Mumbai: We’re surely looking into the future with this technology. Officials behind the world's fourth largest railway network, the Indian railways are, according to a report by The Economic Times toying with the idea of fitting a GPS-based solution in trains, to help it provide real-time tracking - accessible on mobile devices and PCs.
Although still under debate and discussion, the reports have confirmed that the Centre for Railway Information Systems (CRIS), which functions as the technology unit of the Indian Railways, along with the Indian Space Research Organization (ISRO) have developed a GPS-based solution. The technology is capable of providing the exact location of a train with an accuracy of 10 metres, and latency of 2 minutes, on a real-time basis.
Details with such precision, if true, would prove to be an indispensable tool for the Indian railway officials, who will then have a system at their disposal to help them prevent head-on collisions and save lives, in the process. With the GPS system in place, it'll be easy to locate the other train, and if quite near then they can start braking.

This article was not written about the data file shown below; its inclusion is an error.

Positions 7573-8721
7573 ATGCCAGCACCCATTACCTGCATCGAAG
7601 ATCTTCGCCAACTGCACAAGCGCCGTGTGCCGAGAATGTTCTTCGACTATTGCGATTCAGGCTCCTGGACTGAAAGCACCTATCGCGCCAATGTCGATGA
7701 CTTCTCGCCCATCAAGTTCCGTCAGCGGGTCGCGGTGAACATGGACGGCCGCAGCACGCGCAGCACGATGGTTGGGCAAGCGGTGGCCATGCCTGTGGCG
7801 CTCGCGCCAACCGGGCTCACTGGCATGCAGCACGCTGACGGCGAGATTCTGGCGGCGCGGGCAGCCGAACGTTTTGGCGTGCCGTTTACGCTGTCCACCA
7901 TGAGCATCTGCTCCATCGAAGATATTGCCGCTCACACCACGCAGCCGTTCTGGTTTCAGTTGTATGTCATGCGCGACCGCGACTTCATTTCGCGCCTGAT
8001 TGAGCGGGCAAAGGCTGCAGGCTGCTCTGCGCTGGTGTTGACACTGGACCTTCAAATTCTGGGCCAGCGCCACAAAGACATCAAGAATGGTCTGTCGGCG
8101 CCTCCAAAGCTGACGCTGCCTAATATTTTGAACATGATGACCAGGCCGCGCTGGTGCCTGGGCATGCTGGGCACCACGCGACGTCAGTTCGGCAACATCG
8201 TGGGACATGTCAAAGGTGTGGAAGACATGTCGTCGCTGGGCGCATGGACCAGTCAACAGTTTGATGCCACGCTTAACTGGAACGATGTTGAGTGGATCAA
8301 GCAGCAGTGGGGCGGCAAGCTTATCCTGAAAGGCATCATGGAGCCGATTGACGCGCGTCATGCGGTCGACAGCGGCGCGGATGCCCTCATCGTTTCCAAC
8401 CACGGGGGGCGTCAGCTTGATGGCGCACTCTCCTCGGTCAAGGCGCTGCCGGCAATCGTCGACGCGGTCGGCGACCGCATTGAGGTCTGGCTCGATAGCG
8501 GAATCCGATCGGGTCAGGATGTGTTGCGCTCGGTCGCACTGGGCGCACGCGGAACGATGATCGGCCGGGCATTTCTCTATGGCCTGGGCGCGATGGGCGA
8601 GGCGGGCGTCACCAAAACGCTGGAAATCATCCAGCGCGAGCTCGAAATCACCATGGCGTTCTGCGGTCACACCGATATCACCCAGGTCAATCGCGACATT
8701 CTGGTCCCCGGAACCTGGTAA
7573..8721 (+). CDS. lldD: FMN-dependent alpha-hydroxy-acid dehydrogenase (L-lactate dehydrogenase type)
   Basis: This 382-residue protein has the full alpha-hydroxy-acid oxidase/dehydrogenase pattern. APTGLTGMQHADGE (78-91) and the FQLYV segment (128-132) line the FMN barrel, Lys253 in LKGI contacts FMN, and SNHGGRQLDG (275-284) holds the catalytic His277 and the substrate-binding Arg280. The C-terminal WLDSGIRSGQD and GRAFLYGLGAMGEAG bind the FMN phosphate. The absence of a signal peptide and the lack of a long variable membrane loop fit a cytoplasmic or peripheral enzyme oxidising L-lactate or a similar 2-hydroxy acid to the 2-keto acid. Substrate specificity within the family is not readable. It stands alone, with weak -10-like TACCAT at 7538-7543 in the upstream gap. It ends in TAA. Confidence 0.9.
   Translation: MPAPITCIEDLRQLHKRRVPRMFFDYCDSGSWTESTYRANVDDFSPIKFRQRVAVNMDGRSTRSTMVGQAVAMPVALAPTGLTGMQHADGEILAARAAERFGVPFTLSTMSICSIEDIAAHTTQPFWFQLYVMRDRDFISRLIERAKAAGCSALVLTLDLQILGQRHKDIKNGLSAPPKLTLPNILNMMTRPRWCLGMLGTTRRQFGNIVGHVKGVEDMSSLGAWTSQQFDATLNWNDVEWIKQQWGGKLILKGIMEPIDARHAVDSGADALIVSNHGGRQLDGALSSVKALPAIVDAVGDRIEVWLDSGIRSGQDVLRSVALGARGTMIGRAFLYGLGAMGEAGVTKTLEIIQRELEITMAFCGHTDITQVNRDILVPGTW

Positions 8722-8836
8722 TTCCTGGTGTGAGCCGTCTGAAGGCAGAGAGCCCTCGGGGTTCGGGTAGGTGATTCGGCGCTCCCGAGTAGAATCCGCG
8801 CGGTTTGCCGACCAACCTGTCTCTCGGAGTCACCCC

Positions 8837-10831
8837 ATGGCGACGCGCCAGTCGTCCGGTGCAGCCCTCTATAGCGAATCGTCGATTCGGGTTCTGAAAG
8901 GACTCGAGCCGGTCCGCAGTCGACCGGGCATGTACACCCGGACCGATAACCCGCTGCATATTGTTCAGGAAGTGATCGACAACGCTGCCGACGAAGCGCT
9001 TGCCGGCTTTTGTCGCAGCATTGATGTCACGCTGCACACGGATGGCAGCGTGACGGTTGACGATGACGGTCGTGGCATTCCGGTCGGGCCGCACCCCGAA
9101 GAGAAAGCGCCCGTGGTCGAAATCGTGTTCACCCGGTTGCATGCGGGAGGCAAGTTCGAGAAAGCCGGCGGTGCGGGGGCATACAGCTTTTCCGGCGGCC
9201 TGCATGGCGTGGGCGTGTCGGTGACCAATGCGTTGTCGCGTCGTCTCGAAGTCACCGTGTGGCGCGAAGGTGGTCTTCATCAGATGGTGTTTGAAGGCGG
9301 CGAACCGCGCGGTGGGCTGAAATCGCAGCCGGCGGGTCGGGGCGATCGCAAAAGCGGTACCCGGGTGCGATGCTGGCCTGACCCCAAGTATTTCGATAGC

With the GPS system, it\'ll be easy to locate the other train, and if quite near then they can start braking.
The report adds, "The braking distance of passenger trains is about 1 km, while for freight trains it is about 1.4 kms." This will be especially helpful in preventing accidents that occur due to the lack of information on the location of the other train.
The proposed system, which the officials plan to fit in a roughly 100 trains will cost the railways around Rs 70,000-1,00,000 per train, according to reports. Prevention of accidents, at least for now seems to be the highlighting factor in the implementation of this system.
The report states that this year, so far, around 22 people lost their lives in a train accident, while last year roughly 122 people died in train accidents in India. It adds, "According to reports, in the last four years, around 15 per cent of rail accidents took place in India."
Interestingly, passengers, too will be able to benefit from this system. Reportedly, the Centre for Railway Information Systems have integrated the GPS app with Google maps giving passengers precise details about their location. What the success of this system could do to crucial tasks, like train scheduling can be anybody’s guess.
The report details that as opposed to the manual scheduling of trains wherein station masters inform the divisional headquarters about a train's departure from a particular station; GPS systems will help in the planning and scheduling of the trains, reducing the need for having to make multiple confirmations.
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